By Kathleen Parker
Saturday, May 17, 2008
Well, at least they didn't kiss.
I was bracing myself for the lip lock Wednesday when John Edwards endorsed Barack Obama.
Don't look at me. David "Mudcat" Saunders, Edwards's former rural adviser, came up with the idea, saying Obama should kiss Edwards on the lips "to kill this 41-point loss," referring to Hillary Clinton's landslide victory in the West Virginia primary.
Instead, the two men exchanged a manly air-hug to commemorate the moment when Edwards threw Clinton under the upholstered sofa on his grandmama's front porch.
As Edwards gave what amounted to a stump speech highlighting his favorite subject -- John Edwards -- Americans were reminded of why the North Carolina son-of-a-millworker won't be their presidential nominee.
Enraptured by his own message, Edwards seemed reluctant to hand over the microphone. He finally relinquished the stage, after describing, yet again, the "wall" that he says divides Americans: "There is one man who knows in his heart that it is time to create one America, not two. And that man is Barack Obama."
The "wall" refers to the one Edwards erected in the hearts and minds of Americans who hadn't yet realized they were miserable, disenfranchised and seething with rage -- not the wall that used to run through Berlin.
Obama and Edwards make an attractive picture -- Ultra Brite cover boys of youth and glamour united against old men (and women) who worship the status quo. Obama -- the man who makes Chris Matthews feel a thrill up his leg -- wants to "do the Lord's work," lately pictured in front of a cross illuminated with vanity lights on a flier aimed at Kentucky voters, while Edwards wants to roll out the catapults and nuke the Coliseum.
But their message of unity gets lost in a din of cognitive dissonance. To succeed, they must first create a divide of resentment the size of Montana among the have-not-enoughs toward those perceived as having too much. No one has tried this more brazenly than Edwards with his "two Americas" campaign, which failed twice, by the way.
The question -- should this duo have its way -- isn't "When will the poor be wealthy enough?" but "When will the wealthy be poor enough?"
While we're waiting to find out, Edwards's tortured Southern shtick is supposed to help Obama with the demographic of white, rural, working-class (non-college) Americans he's been having trouble with. Green room translation: poor, ignorant racists.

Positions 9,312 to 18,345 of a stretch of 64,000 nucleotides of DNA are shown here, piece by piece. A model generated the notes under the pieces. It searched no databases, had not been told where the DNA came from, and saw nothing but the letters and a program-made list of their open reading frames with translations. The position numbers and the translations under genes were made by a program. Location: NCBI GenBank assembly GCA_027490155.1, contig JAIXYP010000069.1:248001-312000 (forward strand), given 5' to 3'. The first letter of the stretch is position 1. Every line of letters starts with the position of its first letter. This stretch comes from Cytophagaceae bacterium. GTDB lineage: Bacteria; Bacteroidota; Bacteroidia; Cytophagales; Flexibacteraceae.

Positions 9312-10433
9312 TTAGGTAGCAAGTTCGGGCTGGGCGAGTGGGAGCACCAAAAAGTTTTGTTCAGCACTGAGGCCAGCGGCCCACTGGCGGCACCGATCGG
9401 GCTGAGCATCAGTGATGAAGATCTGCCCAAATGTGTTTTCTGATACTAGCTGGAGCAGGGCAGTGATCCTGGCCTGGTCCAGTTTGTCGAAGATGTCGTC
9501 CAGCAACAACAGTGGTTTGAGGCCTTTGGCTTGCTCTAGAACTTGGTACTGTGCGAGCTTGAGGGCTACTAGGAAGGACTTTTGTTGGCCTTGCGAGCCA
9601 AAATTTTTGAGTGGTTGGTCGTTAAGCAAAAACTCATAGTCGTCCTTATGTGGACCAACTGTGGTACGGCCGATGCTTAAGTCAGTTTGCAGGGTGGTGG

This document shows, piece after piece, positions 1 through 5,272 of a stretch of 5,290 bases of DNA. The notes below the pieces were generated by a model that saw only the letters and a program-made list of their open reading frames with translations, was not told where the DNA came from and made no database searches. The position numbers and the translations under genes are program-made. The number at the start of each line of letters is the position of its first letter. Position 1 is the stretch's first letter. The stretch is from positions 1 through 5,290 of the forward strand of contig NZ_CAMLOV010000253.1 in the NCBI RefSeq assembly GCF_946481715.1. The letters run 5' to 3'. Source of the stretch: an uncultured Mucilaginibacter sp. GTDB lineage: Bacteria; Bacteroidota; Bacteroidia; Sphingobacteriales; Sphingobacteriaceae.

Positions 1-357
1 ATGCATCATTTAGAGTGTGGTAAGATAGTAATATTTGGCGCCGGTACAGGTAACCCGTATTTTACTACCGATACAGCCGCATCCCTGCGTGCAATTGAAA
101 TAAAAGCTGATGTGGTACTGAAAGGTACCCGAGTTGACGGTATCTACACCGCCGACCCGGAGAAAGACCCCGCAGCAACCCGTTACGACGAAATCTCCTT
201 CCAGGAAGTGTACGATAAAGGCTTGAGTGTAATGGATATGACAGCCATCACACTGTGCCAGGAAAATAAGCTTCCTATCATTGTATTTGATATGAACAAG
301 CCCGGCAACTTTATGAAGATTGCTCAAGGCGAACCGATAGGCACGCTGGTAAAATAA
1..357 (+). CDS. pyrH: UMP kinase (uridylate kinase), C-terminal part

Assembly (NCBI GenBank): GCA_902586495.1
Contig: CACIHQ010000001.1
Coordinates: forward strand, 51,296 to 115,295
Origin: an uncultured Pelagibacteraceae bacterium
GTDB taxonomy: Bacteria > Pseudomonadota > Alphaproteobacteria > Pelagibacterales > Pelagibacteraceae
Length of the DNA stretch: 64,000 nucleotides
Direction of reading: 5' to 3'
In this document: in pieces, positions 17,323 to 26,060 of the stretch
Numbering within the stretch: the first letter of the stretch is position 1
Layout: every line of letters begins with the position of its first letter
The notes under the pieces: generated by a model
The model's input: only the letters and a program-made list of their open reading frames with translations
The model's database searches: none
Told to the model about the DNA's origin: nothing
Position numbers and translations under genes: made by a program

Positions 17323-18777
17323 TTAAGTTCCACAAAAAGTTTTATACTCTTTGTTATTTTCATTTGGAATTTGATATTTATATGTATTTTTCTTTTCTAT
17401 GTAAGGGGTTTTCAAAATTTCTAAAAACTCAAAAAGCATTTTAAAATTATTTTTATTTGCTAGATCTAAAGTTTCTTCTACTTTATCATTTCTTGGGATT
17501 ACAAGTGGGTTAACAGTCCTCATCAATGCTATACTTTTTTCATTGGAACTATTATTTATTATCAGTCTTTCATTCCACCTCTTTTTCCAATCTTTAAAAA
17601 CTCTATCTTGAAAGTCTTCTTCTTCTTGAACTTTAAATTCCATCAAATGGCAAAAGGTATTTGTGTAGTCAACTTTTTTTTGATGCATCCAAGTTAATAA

Presumably, Edwards knows how to relate to these folks, given his heritage and his years as a trial lawyer representing the little people against corporate America. Notwithstanding his 28,000-square-foot house and $400 haircuts. And ignoring the fact that one reason health insurance rates are so high -- and that so many poor rural folks lack high-quality medical care -- is the success Edwards and other trial lawyers have in convincing jurors that doctors owe the world always-perfect results.
His medical malpractice specialty often focused on OB-GYNs, and his multimillion-dollar awards resulted more from emotion than science. Edwards's underappreciated acting skills, including an uncanny ability to channel the voice of a dead child, helped raise malpractice premiums so high that many OB-GYNs have fled the profession.
Whether Edwards helps Obama seems questionable. A few of Edwards's 18 pledged delegates may slide over, though they don't have to. At best, he helped momentarily by stealing Clinton's thunder after her West Virginia win. The timing of the endorsement provided Obama live coverage followed by a full evening of commentary.
Clinton, who got a little face time as reporters took her temperature, was (as always) smooth and cool.
Which puts new thoughts in motion as voters project down the road. Obama and Edwards look and talk pretty, but Clinton, unflinching and steely, exudes pure brawn. When the time comes to sit across from the likes of Iran's Mahmoud Ahmadinejad, a chill in the heart may beat a thrill up the leg.
Kathleen Parker is syndicated by the Washington Post Writers Group. Her e-mail address email@example.com.